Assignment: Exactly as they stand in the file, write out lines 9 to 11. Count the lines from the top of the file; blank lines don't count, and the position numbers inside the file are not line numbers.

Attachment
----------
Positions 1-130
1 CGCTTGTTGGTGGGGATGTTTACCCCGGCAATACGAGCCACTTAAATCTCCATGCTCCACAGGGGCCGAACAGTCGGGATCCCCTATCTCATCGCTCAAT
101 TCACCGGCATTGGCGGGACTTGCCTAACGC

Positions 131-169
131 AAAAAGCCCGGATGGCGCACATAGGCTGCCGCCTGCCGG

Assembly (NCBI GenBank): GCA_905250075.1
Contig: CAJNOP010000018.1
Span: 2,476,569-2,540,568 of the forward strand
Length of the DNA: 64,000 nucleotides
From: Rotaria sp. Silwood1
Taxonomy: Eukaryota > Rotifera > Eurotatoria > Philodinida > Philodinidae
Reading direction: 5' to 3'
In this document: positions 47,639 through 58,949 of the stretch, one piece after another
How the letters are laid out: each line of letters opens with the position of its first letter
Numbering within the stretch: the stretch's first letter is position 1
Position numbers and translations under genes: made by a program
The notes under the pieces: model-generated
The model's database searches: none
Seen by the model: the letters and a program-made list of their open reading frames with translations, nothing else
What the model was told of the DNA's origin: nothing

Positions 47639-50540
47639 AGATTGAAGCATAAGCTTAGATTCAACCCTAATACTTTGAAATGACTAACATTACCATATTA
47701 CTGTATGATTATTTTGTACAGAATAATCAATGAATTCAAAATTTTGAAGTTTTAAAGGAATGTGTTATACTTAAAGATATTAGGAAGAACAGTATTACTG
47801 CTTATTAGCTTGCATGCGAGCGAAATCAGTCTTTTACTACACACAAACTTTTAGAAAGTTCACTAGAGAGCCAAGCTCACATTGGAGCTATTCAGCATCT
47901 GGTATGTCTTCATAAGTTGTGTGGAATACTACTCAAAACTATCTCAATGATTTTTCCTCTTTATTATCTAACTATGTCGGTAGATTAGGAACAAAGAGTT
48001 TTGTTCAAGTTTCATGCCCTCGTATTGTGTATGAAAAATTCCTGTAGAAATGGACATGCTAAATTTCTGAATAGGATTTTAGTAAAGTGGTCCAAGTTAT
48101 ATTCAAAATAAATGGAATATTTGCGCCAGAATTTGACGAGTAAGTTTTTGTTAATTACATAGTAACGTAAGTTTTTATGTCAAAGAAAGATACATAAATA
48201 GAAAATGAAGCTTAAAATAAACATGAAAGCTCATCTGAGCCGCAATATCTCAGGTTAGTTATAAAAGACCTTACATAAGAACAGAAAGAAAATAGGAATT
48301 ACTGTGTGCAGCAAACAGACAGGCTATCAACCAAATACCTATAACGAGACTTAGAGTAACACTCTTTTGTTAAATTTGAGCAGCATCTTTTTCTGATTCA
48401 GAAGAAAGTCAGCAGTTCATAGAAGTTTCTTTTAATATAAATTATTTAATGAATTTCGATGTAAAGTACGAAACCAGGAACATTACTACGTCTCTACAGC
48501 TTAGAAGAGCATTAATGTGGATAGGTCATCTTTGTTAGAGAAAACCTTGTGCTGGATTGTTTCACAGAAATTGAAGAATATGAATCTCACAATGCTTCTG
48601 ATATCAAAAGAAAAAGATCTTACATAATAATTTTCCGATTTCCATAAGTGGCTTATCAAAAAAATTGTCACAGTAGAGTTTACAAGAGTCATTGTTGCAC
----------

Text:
Length of the DNA: 64,000 nucleotides
From: Rotaria sp. Silwood1
Taxonomy: Eukaryota > Rotifera > Eurotatoria > Philodinida > Philodinidae